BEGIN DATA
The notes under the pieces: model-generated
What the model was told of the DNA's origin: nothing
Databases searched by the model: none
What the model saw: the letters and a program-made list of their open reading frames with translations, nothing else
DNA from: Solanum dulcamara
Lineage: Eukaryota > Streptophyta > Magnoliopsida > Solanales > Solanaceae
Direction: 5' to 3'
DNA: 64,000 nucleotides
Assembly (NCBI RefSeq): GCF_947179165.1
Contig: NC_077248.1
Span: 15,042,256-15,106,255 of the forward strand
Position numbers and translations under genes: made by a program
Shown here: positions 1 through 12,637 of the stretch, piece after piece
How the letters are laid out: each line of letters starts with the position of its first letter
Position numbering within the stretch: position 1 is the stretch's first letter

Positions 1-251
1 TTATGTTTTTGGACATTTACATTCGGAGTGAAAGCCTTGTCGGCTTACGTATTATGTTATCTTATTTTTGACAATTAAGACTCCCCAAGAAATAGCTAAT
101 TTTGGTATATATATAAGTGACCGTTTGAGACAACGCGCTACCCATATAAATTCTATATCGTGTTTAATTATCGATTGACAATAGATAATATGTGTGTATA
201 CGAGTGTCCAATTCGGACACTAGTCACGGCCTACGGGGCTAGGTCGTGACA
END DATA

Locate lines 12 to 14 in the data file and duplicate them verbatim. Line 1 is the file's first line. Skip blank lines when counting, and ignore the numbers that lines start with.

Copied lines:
Position numbers and translations under genes: made by a program
Shown here: positions 1 through 12,637 of the stretch, piece after piece
How the letters are laid out: each line of letters starts with the position of its first letter